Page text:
“You don’t have to be rich, you don’t have to have connections, but you need to be creative in your own business ideas,” Xin, 45, told a group of students, staff and faculty during a talk titled, “Dynamics of Chinese Economy and Society – A Perspective of a Real Estate Entrepreneur.” The talk, sponsored by the Office of the Associate Provost, was part of the MIT China Forum.
Xin sat down for a conversation with two moderators, her “dear friends” Yung Ho Chang, professor in the Department of Architecture, and Yasheng Huang, China Program Professor in International Management at MIT Sloan. They discussed topics ranging from social media to real estate to motherhood.
Xin and her husband, Pan Shiyi, founded SOHO China in 1995. The company went public 12 years later, raising $1.9 billion.
SOHO, or Small Office-Home Office, is a development business that tries to find a balance between architecture and commercial viability, founded in part because of Xin’s desire to become part of China’s early economic reforms in the mid-1990s. After graduating with a master’s degree in development economics from Cambridge University, she worked for an investment bank in Hong Kong for several years. Xin and Shiyi started SOHO from scratch.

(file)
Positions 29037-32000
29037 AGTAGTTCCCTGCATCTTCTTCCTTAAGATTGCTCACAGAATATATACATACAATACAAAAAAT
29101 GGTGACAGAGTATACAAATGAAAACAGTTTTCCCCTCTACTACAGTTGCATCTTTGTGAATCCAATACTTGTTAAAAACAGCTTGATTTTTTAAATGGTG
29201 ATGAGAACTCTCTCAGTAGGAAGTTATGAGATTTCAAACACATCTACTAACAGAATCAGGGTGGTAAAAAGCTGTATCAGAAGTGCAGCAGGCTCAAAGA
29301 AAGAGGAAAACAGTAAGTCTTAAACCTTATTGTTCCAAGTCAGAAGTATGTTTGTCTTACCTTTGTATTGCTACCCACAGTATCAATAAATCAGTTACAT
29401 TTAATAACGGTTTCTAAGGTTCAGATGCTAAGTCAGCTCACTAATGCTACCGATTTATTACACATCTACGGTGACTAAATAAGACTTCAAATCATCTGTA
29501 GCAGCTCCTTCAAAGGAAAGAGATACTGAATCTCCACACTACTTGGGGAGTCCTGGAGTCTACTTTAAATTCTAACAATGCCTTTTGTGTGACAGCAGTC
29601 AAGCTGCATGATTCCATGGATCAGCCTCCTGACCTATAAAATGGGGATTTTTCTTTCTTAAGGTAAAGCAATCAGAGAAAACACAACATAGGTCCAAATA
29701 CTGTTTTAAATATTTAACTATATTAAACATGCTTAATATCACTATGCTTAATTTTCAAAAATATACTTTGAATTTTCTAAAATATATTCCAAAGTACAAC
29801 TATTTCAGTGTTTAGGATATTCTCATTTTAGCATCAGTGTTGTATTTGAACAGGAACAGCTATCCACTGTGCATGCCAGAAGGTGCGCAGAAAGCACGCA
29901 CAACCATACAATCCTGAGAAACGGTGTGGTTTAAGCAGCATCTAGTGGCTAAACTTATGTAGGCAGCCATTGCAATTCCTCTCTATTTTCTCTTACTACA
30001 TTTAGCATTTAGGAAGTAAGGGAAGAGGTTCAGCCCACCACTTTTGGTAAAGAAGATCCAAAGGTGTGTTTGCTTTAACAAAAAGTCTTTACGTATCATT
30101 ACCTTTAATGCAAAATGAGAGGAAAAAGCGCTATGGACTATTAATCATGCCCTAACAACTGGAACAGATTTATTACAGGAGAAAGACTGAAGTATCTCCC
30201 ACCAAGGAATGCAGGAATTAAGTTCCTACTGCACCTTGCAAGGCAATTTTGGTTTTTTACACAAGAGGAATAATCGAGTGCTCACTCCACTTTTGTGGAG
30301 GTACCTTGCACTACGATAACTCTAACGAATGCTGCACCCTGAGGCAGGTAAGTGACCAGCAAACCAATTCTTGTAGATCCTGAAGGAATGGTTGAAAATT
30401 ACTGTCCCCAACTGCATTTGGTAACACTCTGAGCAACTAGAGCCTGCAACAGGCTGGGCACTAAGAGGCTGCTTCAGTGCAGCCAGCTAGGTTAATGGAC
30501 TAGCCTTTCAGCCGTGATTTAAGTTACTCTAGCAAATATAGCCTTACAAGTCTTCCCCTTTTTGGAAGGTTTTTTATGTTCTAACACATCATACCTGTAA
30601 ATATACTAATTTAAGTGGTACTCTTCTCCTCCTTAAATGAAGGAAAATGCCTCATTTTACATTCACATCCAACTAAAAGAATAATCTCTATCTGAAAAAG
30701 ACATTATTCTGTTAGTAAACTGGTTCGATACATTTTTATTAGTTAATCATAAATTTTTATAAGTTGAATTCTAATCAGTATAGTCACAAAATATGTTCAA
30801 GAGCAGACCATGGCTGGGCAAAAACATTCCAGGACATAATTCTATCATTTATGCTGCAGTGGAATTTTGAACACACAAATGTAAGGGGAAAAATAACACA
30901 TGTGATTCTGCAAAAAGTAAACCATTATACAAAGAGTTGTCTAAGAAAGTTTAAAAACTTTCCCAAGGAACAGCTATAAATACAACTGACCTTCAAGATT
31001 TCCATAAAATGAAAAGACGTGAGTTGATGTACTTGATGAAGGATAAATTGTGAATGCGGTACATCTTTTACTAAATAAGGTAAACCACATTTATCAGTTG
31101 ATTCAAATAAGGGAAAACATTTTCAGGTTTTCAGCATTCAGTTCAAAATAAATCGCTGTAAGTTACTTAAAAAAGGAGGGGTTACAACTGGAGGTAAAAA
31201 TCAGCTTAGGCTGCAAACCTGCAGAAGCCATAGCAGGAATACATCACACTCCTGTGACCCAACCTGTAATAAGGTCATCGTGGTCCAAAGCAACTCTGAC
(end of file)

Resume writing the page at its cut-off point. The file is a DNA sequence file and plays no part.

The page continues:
“We had no capital, assets or experience,” Xin recalled. “We had plenty of energy and ideas, and those early days were a pure struggle.”
At the time, developers in China were selling apartments as “concrete shells,” lacking in aesthetics and amenities. SOHO China changed that by including colors on their buildings (Beijing was “all gray” back then, Xin said) and outfitting their apartments with cozy rugs, gleaming hardwood floors, furnishings and artwork. People lined up in droves to buy the attractive apartments and a newspaper article dubbed Xin and Shiyi as “the people who brought color to Beijing.”
Today, SOHO China still stresses design and is starting a new project in the high-speed train transportation hub in Shanghai.
“We are very much seen as a design-driven company, because whatever we build will be a part of the city and forms the face of the city,” she said.
Still, Xin said, China’s expansion remains tenuous and must be closely monitored by entrepreneurs looking to succeed.
“Politics is the risk factor,” she said. “China is now at the stage where people are not satisfied with just economic growth … they want more freedom and [many things] are still very much controlled by the government.”